The reviews for Apple's newest laptop, the M2 MacBook Air, are in, and the general consensus is that it's really good. I've been using one for a few days and I would agree. It's hard to find anything not to like. If you're looking for a new laptop, I'm sure you'll be happy with the M2 MacBook Air. The problem is, recommending the M2 MacBook Air is a little more complicated than that.
Look, the redesigned MacBook is beautiful, fast, lightweight, and more than capable of handling anything you need it to do--all while getting all-day battery life. It's probably the best overall combination of performance and efficiency you can get in a laptop.
There is a problem, however.
Some reviewers have pointed out that the M2 might actually be slower than previous models in some cases due to the fact that Apple is using higher density SSDs for storage. As a result, if you order the base configuration, instead of getting two 128GB SSD chips, you get a single 256GB SSD. Since the storage controller could previously write to both chips at the same time, in benchmarks, the M2 seems like it would be slower, right?
I guess technically the answer is yes, but in real-world use that's not the case. Nothing about it feels slower. You should not worry for even a minute that this computer will be too slow for your needs. Slow is definitely not the problem.
The problem is that all of the things that make the M2 such a great laptop are also true of last year's M1 MacBook Air, which is $200 less expensive at the entry level, and $300 less expensive if you start upgrading things like storage or memory.
If you're looking for a solid computer for school, or work, or just for having around the house to do whatever it is you do on a computer, the M1 MacBook Air is still the best laptop Apple has ever made for almost everyone. You can see why that might be a problem for the laptop meant to replace it.
Except, it's not even clear that Apple wants to replace the M1. Apple made a decision to keep the M1 MacBook Air around, probably because, for whatever reason, it couldn't get the M2 into that $999 price slot.
At that price, the M1 has been the easiest laptop to recommend in the history of personal technology. It wasn't the least expensive option available, but it was by far the best value. It was generations ahead of the PC competition, especially when you look at sub-three-pound laptops.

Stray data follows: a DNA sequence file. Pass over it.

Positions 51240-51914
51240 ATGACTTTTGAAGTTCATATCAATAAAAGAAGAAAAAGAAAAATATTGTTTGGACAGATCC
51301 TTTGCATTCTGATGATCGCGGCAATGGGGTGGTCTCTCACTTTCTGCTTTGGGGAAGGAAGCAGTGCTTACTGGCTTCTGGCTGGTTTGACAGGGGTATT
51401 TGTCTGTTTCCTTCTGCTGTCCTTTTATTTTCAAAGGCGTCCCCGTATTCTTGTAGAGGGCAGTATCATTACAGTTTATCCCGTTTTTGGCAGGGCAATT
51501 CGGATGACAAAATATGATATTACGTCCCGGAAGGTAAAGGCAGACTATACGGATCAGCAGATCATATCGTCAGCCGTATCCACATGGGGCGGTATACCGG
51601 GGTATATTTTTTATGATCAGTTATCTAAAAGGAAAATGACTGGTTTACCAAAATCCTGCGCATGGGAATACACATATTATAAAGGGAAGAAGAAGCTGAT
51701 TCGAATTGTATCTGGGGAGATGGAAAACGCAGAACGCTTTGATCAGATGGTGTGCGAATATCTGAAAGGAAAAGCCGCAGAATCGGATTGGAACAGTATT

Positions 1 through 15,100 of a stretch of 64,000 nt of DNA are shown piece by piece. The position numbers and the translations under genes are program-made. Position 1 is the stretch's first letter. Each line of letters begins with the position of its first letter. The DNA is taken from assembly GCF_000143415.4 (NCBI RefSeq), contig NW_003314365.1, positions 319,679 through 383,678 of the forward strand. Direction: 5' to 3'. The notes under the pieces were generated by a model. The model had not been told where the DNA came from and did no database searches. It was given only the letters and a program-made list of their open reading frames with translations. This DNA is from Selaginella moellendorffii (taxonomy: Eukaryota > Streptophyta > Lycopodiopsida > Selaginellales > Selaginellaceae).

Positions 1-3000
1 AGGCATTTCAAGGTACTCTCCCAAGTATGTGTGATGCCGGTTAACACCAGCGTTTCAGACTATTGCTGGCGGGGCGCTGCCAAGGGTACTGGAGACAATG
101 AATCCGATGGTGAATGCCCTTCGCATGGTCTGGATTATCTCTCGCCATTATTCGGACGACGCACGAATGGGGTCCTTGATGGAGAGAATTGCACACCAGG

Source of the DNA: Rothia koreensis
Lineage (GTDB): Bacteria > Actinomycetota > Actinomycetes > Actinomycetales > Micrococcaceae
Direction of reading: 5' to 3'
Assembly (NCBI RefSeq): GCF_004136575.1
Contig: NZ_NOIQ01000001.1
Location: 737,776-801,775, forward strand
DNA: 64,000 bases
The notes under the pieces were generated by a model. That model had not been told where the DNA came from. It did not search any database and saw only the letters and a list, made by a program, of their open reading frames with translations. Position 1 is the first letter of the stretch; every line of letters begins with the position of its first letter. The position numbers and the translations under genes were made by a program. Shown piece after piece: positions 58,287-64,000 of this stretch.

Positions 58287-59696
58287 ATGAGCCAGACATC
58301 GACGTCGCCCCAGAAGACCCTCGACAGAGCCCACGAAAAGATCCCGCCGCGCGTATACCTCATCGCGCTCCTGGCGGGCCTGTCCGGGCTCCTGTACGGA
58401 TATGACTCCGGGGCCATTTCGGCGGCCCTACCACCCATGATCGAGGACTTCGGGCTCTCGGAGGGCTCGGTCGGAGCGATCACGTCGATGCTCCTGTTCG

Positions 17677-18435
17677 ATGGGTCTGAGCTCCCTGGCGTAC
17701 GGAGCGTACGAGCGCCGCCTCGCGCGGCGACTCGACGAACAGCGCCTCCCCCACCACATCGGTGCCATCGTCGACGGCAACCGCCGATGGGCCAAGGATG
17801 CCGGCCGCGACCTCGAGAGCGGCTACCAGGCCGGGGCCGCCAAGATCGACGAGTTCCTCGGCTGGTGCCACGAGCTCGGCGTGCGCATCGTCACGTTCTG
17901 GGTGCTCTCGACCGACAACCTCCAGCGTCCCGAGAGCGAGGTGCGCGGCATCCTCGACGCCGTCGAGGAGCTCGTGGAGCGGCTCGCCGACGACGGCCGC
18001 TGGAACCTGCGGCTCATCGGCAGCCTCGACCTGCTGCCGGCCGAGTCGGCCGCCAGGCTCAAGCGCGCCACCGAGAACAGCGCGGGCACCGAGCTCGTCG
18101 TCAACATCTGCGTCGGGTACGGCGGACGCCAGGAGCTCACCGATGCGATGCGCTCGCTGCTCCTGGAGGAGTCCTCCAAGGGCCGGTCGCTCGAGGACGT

If the M1 was no longer available, there's no question the M2 would be the new default option for most people. But, the M1 is around. That leaves the M2 in a weird place.
I actually think Apple made a mistake here. Not only that, I can't help but think the reason behind Apple's decision is a sign of something worse.
I imagine the argument for keeping the M1 at its previous price point is that the M2 is now an upsell opportunity. It seems reasonable that the number of people who walk into an Apple Store planning to buy a $999 laptop isn't going to decrease. Apple will keep selling a lot of them. But, some segment of those consumers will walk in, look at the two laptops, and think "hmm... this one is newer and M2 sounds like it's better than M1. I guess I should get that."
And, those people will end up spending $200 more money than they otherwise would have had Apple followed the model it has so often, which is to introduce new models at the same price point as whatever they replaced.
I think the right move would have been to introduce the M2 at the same price as the previous version. If Apple just happens to have a bunch of M1 chips sitting around next to a pile of old wedge-shaped aluminum cases, fine, sell the M1 starting at $799. Apple has been known to do this. It sells previous model iPhones at a lower price. It has historically done the same with the Apple Watch as well.
It probably makes a lot of financial sense for Apple to keep selling the M1 MacBook Air at $999 and sell the M2 version starting at $1199. Apple is good at doing things that make a lot of financial sense. That's how it became the most valuable company in the world.
In this case, I wonder if Apple looked at the fact the M1 MacBook Air is, as the company likes to remind us, the "world's most popular laptop," and decided there was an opportunity it could take advantage of. The problem is, sometimes when you take advantage of an opportunity, it's your customers who feel taken advantage of.